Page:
Pantyhose Recycling

pantyhose recycling August 29, 2011

   On the pages of this site we review and analyze various pantyhose styles, materials, yarns used etc. We discuss fashion trends involving nylon hosiery and we debate various tights-related questions. We have to admit though that thus far, we haven’t really paid a second thought to what happens to pantyhose after the legs. We know for sure that pantyhose look great on shapely female legs, and with that in mind, it’s safe to affirm that for a red-blooded pantyhose enthusiast, few sights are grimmer than those of filthy nylons in a landfill or the garbage pile.
Beyond the fact that we consider it quite inacceptable for such fate to befall our beloved nylons, pantyhose do indeed contribute to pollution in a rather invasive not to mention unsightly manner.
You see, nothing in nature has any sort of use for nylons. Other than the legs of human females, nothing benefits from nylons in any shape or fashion.
Nylon takes a notoriously long time to break down to its individual chemical components in nature, therefore pantyhose pollution is indeed a long-term issue.

Enter pantyhose recycling. Savvy housewives have long found various uses for pantyhose after they were phased out of their lingerie drawers. Old and otherwise useless pantyhose could be used as melon-holders by gardeners (to make sure the melons did indeed develop a perfect shape, without the effects of the stress produced by their own weight pressing down on the ground). Pantyhose are also used to tie tomato plants to stakes. By filling it with materials like sawdust, arts and crafts specialists create various dolls and decorations. All that is NOT the kind of pantyhose recycling we’re talking about though.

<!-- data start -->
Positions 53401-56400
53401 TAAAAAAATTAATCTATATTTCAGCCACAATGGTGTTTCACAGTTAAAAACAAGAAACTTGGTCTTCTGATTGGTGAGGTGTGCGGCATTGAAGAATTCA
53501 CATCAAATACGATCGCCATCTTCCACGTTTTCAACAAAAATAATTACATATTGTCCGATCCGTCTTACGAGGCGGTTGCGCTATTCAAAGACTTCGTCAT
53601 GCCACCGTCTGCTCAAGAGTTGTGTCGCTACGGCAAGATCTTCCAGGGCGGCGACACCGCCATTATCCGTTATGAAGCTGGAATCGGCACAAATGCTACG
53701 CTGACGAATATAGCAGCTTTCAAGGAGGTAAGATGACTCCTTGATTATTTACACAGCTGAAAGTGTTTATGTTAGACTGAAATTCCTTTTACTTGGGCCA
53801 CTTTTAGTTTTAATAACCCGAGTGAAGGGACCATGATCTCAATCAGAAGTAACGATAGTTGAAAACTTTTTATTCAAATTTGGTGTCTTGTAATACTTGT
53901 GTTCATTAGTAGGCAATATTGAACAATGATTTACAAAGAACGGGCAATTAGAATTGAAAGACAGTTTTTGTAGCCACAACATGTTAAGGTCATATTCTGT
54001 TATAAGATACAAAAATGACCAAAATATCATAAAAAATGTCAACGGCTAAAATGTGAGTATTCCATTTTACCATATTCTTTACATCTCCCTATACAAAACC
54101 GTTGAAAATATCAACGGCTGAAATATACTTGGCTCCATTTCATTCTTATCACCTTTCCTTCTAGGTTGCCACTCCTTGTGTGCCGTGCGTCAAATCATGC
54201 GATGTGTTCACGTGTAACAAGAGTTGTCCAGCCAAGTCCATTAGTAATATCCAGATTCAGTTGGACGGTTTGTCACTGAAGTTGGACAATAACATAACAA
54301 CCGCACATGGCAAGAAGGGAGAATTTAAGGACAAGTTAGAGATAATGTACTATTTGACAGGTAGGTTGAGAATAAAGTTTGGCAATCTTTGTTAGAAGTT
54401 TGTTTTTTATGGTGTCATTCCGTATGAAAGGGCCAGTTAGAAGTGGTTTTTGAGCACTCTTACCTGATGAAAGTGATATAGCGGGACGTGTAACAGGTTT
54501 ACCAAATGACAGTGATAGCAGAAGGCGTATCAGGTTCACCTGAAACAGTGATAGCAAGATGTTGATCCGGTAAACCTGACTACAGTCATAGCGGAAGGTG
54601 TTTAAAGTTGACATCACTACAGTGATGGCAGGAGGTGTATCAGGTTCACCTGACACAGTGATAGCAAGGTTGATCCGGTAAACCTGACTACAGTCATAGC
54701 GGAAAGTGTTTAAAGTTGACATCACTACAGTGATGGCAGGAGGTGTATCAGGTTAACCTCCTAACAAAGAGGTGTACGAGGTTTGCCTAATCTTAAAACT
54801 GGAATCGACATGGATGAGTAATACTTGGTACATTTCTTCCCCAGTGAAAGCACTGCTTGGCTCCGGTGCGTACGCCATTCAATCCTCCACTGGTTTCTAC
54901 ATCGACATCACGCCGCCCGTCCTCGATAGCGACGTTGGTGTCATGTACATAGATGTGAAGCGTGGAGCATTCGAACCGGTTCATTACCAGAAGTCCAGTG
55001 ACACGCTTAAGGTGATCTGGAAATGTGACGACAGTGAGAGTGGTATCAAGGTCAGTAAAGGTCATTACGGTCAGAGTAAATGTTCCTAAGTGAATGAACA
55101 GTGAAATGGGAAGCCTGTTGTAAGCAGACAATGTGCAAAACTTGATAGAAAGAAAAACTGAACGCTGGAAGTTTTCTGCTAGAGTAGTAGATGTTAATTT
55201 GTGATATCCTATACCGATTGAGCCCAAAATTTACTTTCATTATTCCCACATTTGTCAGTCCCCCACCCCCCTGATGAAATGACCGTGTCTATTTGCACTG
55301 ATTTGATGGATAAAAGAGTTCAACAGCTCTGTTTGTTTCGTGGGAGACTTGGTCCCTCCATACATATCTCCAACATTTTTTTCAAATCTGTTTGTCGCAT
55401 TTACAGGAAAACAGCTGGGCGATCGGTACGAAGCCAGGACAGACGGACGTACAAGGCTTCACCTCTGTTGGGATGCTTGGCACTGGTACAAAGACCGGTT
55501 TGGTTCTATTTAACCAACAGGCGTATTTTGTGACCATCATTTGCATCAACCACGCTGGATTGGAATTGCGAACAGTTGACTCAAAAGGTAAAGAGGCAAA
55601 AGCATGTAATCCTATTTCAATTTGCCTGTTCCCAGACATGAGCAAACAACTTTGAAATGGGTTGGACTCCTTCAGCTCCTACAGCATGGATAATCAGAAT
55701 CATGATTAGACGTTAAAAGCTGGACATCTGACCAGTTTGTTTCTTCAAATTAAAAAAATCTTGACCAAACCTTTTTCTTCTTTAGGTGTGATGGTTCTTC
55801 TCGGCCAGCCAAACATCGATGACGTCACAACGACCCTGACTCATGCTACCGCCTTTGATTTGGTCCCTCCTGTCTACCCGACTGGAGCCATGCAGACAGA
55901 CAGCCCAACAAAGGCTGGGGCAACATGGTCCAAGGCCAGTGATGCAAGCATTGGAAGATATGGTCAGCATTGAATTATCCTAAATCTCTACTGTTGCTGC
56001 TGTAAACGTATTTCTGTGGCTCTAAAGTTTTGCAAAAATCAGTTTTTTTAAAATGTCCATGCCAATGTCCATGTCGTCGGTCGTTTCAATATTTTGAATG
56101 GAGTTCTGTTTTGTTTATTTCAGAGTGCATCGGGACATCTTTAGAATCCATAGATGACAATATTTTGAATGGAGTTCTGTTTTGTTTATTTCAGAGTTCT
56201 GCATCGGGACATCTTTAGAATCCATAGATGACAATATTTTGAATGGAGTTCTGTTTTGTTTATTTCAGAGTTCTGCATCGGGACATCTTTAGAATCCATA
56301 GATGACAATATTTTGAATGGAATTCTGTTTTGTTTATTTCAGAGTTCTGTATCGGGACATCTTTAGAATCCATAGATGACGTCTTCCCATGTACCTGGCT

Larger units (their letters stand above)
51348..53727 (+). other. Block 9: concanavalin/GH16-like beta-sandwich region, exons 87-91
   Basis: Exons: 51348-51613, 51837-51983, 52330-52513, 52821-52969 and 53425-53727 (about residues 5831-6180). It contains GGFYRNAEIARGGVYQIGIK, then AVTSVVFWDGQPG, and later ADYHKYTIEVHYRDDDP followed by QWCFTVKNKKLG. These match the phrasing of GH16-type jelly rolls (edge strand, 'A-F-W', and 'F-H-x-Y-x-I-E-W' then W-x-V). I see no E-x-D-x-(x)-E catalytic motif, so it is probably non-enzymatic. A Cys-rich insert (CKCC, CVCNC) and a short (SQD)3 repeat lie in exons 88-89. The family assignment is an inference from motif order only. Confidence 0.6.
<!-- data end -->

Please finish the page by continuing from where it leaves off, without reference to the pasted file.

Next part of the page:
The materials used in the making of the nylon hosiery items (pantyhose, stockings, nylon knee-highs etc.) are apparently quite useful when it comes to making plastic toys, park benches, various playground wares and even ropes and carpets. Of course, one can’t recycle pantyhose into any of the above listed items at home, but when there’s a will, there’s a way too.
There are various entities out there, some sponsored by pantyhose manufacturers, some maintained by the manufacturers themselves, that accept recycled hosiery sent in through mail. Companies that accept recycled hosiery accept any brand, even if they’re sponsored by or belong to one specific pantyhose manufacturer.

All members of the nylon-wearing public have to do is to gather up their recyclable hosiery, to stuff it into a sturdy box, and then to mail it to the recycler closest to their home. One should remember that sending one large box is always cheaper than sending several smaller ones. Putting the pantyhose into additional plastic bags inside the box isn’t necessary.
The shipping costs of the thusly recycled pantyhose are supported by the person who mails the package. What exactly does one get in return? The satisfaction that she has done her part in protecting the environment, and the assurance that her used nylons won’t end up in an unsightly landfill somewhere.